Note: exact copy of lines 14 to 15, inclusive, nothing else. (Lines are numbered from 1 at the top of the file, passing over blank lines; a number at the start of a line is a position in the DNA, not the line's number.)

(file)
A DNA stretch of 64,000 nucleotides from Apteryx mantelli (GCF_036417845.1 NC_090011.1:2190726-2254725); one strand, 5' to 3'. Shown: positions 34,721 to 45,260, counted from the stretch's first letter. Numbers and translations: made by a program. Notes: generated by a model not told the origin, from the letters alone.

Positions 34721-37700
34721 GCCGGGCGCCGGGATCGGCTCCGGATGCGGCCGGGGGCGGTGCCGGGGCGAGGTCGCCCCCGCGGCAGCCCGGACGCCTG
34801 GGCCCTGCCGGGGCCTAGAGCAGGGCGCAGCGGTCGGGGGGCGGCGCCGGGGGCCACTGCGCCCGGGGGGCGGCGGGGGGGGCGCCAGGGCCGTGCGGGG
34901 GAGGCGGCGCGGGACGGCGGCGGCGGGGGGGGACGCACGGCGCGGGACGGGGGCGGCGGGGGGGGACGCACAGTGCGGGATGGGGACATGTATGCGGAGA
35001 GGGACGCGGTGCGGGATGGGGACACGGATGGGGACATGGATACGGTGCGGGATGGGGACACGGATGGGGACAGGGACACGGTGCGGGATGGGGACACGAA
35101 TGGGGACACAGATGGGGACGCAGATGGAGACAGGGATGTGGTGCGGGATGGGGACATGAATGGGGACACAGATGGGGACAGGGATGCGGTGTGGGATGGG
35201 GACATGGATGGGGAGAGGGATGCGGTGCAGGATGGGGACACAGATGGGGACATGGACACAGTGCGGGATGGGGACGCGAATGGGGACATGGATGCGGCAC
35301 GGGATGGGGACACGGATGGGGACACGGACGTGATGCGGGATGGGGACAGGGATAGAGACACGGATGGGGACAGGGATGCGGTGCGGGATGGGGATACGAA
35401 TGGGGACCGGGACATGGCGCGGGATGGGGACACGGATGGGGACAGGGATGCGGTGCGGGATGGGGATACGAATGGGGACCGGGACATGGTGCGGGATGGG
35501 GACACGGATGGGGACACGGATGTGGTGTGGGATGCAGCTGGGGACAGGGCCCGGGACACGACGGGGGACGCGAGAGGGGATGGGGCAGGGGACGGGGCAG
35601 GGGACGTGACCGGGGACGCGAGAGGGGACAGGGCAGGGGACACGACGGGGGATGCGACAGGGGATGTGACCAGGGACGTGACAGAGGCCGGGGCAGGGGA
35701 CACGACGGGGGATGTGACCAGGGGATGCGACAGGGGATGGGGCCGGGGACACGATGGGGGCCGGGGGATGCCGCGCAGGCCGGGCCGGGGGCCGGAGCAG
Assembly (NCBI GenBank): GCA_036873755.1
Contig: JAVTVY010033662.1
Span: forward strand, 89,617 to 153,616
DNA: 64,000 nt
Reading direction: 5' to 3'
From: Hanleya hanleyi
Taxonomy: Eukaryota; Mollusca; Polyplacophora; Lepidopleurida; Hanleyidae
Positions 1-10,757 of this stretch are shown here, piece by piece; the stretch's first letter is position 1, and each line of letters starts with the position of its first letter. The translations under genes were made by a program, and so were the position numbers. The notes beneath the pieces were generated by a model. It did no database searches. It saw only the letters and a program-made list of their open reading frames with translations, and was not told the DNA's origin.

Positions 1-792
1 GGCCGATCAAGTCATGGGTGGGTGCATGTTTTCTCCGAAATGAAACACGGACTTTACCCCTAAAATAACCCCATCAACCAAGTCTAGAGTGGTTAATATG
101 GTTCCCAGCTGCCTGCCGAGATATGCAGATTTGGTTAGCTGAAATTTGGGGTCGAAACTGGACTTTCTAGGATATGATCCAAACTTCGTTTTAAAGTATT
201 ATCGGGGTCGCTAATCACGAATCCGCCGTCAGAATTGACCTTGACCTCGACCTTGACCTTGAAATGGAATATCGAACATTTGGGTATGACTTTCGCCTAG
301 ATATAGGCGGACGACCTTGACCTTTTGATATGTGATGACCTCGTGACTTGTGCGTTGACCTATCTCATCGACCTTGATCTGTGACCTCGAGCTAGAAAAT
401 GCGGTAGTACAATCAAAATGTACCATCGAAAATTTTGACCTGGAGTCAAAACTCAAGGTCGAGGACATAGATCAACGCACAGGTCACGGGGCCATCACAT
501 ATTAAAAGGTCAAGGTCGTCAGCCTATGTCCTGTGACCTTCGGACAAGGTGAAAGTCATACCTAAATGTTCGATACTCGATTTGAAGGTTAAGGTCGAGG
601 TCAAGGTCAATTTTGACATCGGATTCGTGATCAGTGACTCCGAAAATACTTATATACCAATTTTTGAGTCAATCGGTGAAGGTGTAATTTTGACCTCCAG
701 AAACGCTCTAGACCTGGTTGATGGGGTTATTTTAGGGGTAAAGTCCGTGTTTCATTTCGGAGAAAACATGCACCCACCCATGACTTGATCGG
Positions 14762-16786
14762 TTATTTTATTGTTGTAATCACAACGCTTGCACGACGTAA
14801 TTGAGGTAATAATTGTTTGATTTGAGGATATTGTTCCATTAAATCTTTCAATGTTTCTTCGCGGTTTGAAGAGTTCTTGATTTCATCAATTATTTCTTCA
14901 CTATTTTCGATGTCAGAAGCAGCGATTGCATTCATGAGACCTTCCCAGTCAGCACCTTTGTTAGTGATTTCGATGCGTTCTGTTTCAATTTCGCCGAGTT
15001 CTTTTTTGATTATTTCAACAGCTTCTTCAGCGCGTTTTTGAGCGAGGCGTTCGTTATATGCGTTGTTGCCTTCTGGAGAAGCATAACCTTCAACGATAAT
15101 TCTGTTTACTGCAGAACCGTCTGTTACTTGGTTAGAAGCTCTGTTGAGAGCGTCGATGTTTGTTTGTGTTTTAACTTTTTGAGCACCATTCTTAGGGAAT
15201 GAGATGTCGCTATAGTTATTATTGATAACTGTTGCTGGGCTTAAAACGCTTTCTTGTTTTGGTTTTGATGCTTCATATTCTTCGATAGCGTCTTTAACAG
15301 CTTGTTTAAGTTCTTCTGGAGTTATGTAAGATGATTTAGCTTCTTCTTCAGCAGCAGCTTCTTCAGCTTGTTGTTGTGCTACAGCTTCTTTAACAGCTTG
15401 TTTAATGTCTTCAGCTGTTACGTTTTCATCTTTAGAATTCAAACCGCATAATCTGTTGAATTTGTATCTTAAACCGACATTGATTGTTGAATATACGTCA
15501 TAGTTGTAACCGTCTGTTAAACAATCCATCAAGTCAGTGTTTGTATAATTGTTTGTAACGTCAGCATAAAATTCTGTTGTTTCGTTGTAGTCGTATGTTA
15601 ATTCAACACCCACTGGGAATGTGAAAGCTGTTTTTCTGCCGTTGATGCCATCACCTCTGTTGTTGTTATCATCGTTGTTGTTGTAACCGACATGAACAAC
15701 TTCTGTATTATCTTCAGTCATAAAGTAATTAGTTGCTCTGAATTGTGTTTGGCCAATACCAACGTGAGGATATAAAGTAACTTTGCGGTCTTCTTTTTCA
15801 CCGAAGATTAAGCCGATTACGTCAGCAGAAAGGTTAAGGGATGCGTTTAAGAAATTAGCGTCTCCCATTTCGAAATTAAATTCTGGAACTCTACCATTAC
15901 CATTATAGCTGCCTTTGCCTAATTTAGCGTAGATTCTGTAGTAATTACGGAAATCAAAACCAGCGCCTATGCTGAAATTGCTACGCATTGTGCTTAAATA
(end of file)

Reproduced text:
Assembly (NCBI GenBank): GCA_036873755.1
Contig: JAVTVY010033662.1